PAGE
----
This, the B&O Railroad, was once unfathomable. Image: Library of Congress
Sometime in the 1780s, American inventor John Fitch, best known for creating the steamboat, had a new invention to show President George Washington: The locomotive. Washington and his cabinent members weren't impressed, and the "United States remained primarily an agricultural society unappreciative of machinery and invention," according to the National Parks Service. "Fitch was a man who lived ahead of his time, and his pioneering locomotive, as well as his pioneering steamboat, led to no further development of the invention. Soon both had been forgotten.”
In July of 1798, Fitch, a man “weary of the world, disappointed in all his expectations,” killed himself by swallowing 12 opium pills.
Thirty years later, the Baltimore and Ohio railroad opened. Several decades after that, you could take a train from Washington, DC to San Francisco.
It seems crazy now, but when railroads were first introduced, people were scared to ride on them. They were outright hostile towards the technology. Thinking about that seems especially relevant now, given the results of a PEW poll about future technology released yesterday: 59 percent of Americans think that technological changes will “lead to a future where people’s lives are mostly better.” But drilling down further into the numbers, Americans are distrustful of commercial drones, lab-grown meat, genetic engineering, body hacking, and driverless cars.
So, what, exactly, is everyone so excited for?
Surely iterative changes such as better battery life, higher resolution cell phone screens, and faster processors aren’t going to fundamentally change our lives the way an invention like the computer, train, internet, and cell phone have. Yet, here we are, saying we like the idea of new technology yet rejecting the types of truly game-changing breakthroughs that are on the horizon.
To find out what gives, I called up Jonathan Moreno, a Penn State University bioethicist who, beyond working on our future military cyborgs, spends a lot of time thinking about the cultural implications of new tech.
“I’m not impressed that this tells us very much how people will respond in a real case,” Moreno said. “If you go back and look at historical change, people were terrified of horse and carriages, they were shocked you could go 10 miles per hour on a train. But then, once you get them on it, we got very comfortable going from 10-40 miles an hour.”
The point, Moreno said, is that people adjust to new tech very quickly. So while, right now, people may be more likely to sit at home rather than take a ride in a driverless car, once they actually do it, they’re going to be quickly willing to make the jump from a joyride around the block to a cross-country road trip.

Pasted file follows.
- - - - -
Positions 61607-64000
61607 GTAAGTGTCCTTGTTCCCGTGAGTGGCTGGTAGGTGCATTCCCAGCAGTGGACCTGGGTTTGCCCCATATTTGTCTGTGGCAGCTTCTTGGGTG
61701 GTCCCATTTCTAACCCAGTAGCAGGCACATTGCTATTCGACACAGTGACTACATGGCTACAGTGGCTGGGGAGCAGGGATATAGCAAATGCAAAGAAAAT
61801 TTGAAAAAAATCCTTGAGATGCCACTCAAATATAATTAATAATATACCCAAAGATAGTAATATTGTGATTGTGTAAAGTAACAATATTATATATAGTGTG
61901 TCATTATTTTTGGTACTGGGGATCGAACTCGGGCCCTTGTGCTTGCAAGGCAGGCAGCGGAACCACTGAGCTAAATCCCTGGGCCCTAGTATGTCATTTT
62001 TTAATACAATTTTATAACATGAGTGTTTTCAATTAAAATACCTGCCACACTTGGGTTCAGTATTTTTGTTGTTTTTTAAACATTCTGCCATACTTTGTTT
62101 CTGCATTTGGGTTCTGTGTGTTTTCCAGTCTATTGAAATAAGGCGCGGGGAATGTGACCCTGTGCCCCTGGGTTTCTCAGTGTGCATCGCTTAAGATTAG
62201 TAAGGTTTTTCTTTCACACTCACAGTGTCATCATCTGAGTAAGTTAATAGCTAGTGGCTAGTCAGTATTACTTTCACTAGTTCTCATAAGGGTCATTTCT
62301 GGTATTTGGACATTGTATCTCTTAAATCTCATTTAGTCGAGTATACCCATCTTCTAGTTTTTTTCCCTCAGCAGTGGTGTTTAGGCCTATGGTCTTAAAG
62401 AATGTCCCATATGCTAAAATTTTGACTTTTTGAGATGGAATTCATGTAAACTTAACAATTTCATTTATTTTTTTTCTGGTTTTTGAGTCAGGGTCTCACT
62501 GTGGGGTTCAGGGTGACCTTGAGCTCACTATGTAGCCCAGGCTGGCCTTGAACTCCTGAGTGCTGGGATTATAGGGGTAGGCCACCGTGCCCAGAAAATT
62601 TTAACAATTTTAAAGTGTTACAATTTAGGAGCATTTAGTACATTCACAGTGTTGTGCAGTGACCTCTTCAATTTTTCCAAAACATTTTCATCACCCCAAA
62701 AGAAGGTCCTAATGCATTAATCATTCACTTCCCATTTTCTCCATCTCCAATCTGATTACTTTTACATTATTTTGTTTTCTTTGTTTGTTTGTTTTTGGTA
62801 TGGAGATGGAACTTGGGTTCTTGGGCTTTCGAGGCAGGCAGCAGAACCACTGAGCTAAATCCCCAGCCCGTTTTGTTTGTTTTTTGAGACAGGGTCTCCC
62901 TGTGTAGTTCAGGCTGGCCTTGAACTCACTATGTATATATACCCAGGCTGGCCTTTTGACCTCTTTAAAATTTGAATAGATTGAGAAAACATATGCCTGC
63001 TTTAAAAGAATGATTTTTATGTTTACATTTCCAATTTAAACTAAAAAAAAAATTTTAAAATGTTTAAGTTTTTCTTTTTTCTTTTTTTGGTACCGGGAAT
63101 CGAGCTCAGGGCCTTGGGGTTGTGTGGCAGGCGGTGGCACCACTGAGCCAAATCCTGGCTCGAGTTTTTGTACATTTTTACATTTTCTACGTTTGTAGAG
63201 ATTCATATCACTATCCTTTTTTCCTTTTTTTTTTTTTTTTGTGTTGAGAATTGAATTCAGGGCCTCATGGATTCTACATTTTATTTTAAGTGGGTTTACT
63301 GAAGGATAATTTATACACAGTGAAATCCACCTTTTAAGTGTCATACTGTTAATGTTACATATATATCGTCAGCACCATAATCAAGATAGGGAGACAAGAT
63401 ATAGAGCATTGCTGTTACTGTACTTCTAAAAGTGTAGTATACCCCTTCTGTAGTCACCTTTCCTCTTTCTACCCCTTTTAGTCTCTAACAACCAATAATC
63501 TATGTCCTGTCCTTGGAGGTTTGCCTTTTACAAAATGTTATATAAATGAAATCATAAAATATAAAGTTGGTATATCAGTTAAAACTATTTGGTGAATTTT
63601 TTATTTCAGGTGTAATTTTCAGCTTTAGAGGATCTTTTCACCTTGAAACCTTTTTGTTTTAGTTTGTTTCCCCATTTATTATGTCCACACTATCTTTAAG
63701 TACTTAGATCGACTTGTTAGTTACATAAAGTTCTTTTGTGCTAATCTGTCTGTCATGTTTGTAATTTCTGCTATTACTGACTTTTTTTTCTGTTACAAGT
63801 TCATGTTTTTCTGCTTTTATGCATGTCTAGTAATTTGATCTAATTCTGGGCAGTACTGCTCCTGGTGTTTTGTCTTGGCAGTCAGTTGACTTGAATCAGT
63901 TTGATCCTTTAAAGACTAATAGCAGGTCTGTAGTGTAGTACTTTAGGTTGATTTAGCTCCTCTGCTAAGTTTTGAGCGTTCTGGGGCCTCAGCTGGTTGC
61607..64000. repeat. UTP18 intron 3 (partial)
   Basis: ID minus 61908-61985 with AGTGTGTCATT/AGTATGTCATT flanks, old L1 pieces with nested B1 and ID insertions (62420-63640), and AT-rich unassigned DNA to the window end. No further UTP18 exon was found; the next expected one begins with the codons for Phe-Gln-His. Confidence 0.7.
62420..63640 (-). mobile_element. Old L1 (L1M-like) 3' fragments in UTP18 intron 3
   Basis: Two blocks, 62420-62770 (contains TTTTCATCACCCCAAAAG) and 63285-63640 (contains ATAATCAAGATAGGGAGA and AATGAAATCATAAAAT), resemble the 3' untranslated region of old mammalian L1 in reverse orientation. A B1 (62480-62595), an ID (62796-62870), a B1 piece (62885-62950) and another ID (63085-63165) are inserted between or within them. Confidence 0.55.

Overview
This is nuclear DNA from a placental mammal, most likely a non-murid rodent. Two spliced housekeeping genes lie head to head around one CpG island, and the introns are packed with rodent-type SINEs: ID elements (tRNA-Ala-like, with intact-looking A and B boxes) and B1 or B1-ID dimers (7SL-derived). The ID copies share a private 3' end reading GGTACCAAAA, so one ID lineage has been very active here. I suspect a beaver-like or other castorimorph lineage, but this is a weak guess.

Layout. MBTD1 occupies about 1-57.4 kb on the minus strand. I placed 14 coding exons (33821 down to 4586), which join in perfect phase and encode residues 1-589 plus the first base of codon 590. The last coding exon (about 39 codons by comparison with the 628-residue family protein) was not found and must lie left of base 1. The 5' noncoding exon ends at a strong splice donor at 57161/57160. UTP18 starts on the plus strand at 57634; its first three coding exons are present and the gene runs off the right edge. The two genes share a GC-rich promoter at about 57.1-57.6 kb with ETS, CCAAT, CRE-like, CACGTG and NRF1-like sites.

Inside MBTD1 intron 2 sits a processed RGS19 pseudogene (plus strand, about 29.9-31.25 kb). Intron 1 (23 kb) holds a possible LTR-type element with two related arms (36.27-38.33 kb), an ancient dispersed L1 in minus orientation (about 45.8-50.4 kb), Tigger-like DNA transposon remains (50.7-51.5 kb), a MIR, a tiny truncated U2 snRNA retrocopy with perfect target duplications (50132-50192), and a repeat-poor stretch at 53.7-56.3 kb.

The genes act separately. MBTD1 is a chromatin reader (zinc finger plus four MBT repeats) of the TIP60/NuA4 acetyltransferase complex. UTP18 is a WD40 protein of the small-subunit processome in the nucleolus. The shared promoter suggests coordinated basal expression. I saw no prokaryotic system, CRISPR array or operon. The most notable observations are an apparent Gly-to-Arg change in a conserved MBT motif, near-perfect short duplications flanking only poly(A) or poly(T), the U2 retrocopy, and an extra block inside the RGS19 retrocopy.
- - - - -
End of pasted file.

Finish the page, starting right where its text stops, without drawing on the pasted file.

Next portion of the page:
It’s not hard to think of more recent examples. At first, people were horrified that someone could reach them at any time on a cell phone—now, we can’t live without them. By generally trusting that “technology” as a whole is a force that’ll make people’s lives easier, the public doesn’t have to pick and choose which ones to throw their proverbial support behind. And, maybe it doesn’t even matter what people want—innovation is going to happen regardless.
In a Wired article about the PEW poll, Issie Lapowsky argues that “many promising technological developments have died because they were ahead of their times … the risk of pushing new tech on a public that isn’t ready could have real bottom-line consequences.”
That may be true in the short term, but it doesn’t mean the tech that made Google Glass or lab-engineered meat is going away. Google may not print money with its driverless car (though it probably will), but someone is going to, eventually.
“This sentiment is not something that’s going to impair innovation,” Moreno told me. “I don’t think optimism or pessimism has driven technological change—what has driven technological changes are problems. There’s been an itch to scratch, and we’ve made something to scratch it. New technology creates new needs. It’s not obvious now, but you’re going to create new ones once they become integrated.”
Not every new technology is going to work out. For every locomotive, there's a monowheel. For every computer, there's a Smell-O-Vision. And sometimes, people's fears aren't off base. Early worries about nuclear power may have kept down its proliferation and may have perhaps led to safer reactors in the long run.
You don’t need a brain implant now to make yourself remember things better. But if, say, in 50 years, you come down with Alzheimer’s, and a memory implant exists, you might. America wasn’t ready for John Fitch’s train in 1780. It’s hard to argue we even exist today without it.